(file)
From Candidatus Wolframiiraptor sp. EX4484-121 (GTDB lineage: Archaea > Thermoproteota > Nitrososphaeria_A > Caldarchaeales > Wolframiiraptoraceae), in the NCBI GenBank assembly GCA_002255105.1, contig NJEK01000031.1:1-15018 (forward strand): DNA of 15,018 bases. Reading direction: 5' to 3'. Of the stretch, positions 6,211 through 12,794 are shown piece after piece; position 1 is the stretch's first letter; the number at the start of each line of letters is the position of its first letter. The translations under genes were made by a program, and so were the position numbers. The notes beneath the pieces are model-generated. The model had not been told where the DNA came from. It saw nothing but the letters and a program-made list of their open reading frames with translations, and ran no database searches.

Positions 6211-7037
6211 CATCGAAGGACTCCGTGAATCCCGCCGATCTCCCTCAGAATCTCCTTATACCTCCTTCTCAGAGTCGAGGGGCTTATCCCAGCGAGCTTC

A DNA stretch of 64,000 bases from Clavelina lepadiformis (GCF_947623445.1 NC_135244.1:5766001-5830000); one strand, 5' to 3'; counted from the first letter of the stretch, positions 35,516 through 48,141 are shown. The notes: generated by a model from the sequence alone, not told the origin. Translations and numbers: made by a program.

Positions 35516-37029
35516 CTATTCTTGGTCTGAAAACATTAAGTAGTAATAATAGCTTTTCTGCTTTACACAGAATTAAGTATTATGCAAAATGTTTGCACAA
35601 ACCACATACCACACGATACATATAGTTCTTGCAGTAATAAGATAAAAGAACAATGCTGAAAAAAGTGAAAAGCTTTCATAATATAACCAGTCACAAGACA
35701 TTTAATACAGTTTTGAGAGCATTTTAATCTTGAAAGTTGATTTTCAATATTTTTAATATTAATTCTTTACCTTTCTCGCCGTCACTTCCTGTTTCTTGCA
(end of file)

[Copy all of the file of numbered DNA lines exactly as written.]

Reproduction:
From Candidatus Wolframiiraptor sp. EX4484-121 (GTDB lineage: Archaea > Thermoproteota > Nitrososphaeria_A > Caldarchaeales > Wolframiiraptoraceae), in the NCBI GenBank assembly GCA_002255105.1, contig NJEK01000031.1:1-15018 (forward strand): DNA of 15,018 bases. Reading direction: 5' to 3'. Of the stretch, positions 6,211 through 12,794 are shown piece after piece; position 1 is the stretch's first letter; the number at the start of each line of letters is the position of its first letter. The translations under genes were made by a program, and so were the position numbers. The notes beneath the pieces are model-generated. The model had not been told where the DNA came from. It saw nothing but the letters and a program-made list of their open reading frames with translations, and ran no database searches.

Positions 6211-7037
6211 CATCGAAGGACTCCGTGAATCCCGCCGATCTCCCTCAGAATCTCCTTATACCTCCTTCTCAGAGTCGAGGGGCTTATCCCAGCGAGCTTC

A DNA stretch of 64,000 bases from Clavelina lepadiformis (GCF_947623445.1 NC_135244.1:5766001-5830000); one strand, 5' to 3'; counted from the first letter of the stretch, positions 35,516 through 48,141 are shown. The notes: generated by a model from the sequence alone, not told the origin. Translations and numbers: made by a program.

Positions 35516-37029
35516 CTATTCTTGGTCTGAAAACATTAAGTAGTAATAATAGCTTTTCTGCTTTACACAGAATTAAGTATTATGCAAAATGTTTGCACAA
35601 ACCACATACCACACGATACATATAGTTCTTGCAGTAATAAGATAAAAGAACAATGCTGAAAAAAGTGAAAAGCTTTCATAATATAACCAGTCACAAGACA
35701 TTTAATACAGTTTTGAGAGCATTTTAATCTTGAAAGTTGATTTTCAATATTTTTAATATTAATTCTTTACCTTTCTCGCCGTCACTTCCTGTTTCTTGCA